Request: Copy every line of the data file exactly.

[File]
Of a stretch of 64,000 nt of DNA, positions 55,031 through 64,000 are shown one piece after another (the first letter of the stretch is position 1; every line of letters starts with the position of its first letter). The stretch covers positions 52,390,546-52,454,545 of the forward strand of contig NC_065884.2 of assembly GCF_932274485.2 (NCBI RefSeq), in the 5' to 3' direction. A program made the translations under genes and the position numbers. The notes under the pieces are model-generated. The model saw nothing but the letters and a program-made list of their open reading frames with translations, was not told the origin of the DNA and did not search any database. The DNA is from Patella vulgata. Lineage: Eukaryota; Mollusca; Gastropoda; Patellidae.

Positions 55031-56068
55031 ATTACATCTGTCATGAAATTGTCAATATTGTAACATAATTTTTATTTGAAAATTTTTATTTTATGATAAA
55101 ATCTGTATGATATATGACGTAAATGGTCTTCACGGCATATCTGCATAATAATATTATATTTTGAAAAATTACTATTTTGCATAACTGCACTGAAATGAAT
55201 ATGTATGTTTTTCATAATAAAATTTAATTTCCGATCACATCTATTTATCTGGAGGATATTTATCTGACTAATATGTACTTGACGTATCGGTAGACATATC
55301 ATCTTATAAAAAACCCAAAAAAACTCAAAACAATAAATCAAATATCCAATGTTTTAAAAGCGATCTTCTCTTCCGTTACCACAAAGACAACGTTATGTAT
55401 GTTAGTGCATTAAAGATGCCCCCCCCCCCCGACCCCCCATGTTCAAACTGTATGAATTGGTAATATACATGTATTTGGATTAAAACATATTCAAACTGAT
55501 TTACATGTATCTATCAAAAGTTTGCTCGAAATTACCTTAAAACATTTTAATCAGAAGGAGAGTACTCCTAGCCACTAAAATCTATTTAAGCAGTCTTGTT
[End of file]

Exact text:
Of a stretch of 64,000 nt of DNA, positions 55,031 through 64,000 are shown one piece after another (the first letter of the stretch is position 1; every line of letters starts with the position of its first letter). The stretch covers positions 52,390,546-52,454,545 of the forward strand of contig NC_065884.2 of assembly GCF_932274485.2 (NCBI RefSeq), in the 5' to 3' direction. A program made the translations under genes and the position numbers. The notes under the pieces are model-generated. The model saw nothing but the letters and a program-made list of their open reading frames with translations, was not told the origin of the DNA and did not search any database. The DNA is from Patella vulgata. Lineage: Eukaryota; Mollusca; Gastropoda; Patellidae.

Positions 55031-56068
55031 ATTACATCTGTCATGAAATTGTCAATATTGTAACATAATTTTTATTTGAAAATTTTTATTTTATGATAAA
55101 ATCTGTATGATATATGACGTAAATGGTCTTCACGGCATATCTGCATAATAATATTATATTTTGAAAAATTACTATTTTGCATAACTGCACTGAAATGAAT
55201 ATGTATGTTTTTCATAATAAAATTTAATTTCCGATCACATCTATTTATCTGGAGGATATTTATCTGACTAATATGTACTTGACGTATCGGTAGACATATC
55301 ATCTTATAAAAAACCCAAAAAAACTCAAAACAATAAATCAAATATCCAATGTTTTAAAAGCGATCTTCTCTTCCGTTACCACAAAGACAACGTTATGTAT
55401 GTTAGTGCATTAAAGATGCCCCCCCCCCCCGACCCCCCATGTTCAAACTGTATGAATTGGTAATATACATGTATTTGGATTAAAACATATTCAAACTGAT
55501 TTACATGTATCTATCAAAAGTTTGCTCGAAATTACCTTAAAACATTTTAATCAGAAGGAGAGTACTCCTAGCCACTAAAATCTATTTAAGCAGTCTTGTT